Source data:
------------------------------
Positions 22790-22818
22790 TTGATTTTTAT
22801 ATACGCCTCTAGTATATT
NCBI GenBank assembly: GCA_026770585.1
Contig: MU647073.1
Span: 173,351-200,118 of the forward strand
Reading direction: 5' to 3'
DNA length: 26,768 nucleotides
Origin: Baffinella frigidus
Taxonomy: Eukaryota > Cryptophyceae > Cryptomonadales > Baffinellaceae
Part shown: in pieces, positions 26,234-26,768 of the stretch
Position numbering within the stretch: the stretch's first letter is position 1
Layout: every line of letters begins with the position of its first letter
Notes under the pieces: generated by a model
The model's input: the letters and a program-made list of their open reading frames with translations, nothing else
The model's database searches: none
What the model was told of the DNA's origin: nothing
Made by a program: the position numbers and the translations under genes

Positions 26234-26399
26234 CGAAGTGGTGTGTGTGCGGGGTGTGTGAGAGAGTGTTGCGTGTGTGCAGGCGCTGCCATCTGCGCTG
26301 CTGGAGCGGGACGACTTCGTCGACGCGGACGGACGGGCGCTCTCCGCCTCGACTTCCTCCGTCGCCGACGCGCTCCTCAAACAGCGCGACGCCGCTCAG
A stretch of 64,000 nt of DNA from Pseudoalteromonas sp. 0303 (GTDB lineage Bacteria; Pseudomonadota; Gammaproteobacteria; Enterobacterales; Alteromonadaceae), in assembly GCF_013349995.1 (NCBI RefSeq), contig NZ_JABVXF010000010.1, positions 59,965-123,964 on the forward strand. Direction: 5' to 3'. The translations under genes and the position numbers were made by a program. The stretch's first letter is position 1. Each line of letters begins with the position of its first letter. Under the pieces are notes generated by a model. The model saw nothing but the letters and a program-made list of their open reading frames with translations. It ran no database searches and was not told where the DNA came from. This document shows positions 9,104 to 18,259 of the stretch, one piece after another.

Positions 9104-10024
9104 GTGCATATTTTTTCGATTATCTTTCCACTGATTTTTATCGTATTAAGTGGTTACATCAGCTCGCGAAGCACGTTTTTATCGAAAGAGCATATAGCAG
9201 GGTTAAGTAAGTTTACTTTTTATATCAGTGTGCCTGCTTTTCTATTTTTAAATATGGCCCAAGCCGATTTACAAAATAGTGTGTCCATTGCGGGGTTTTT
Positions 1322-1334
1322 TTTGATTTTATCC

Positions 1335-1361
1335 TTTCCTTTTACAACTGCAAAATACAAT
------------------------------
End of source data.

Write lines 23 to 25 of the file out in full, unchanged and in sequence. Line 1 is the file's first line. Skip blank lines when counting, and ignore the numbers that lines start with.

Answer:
Positions 9104-10024
9104 GTGCATATTTTTTCGATTATCTTTCCACTGATTTTTATCGTATTAAGTGGTTACATCAGCTCGCGAAGCACGTTTTTATCGAAAGAGCATATAGCAG
9201 GGTTAAGTAAGTTTACTTTTTATATCAGTGTGCCTGCTTTTCTATTTTTAAATATGGCCCAAGCCGATTTACAAAATAGTGTGTCCATTGCGGGGTTTTT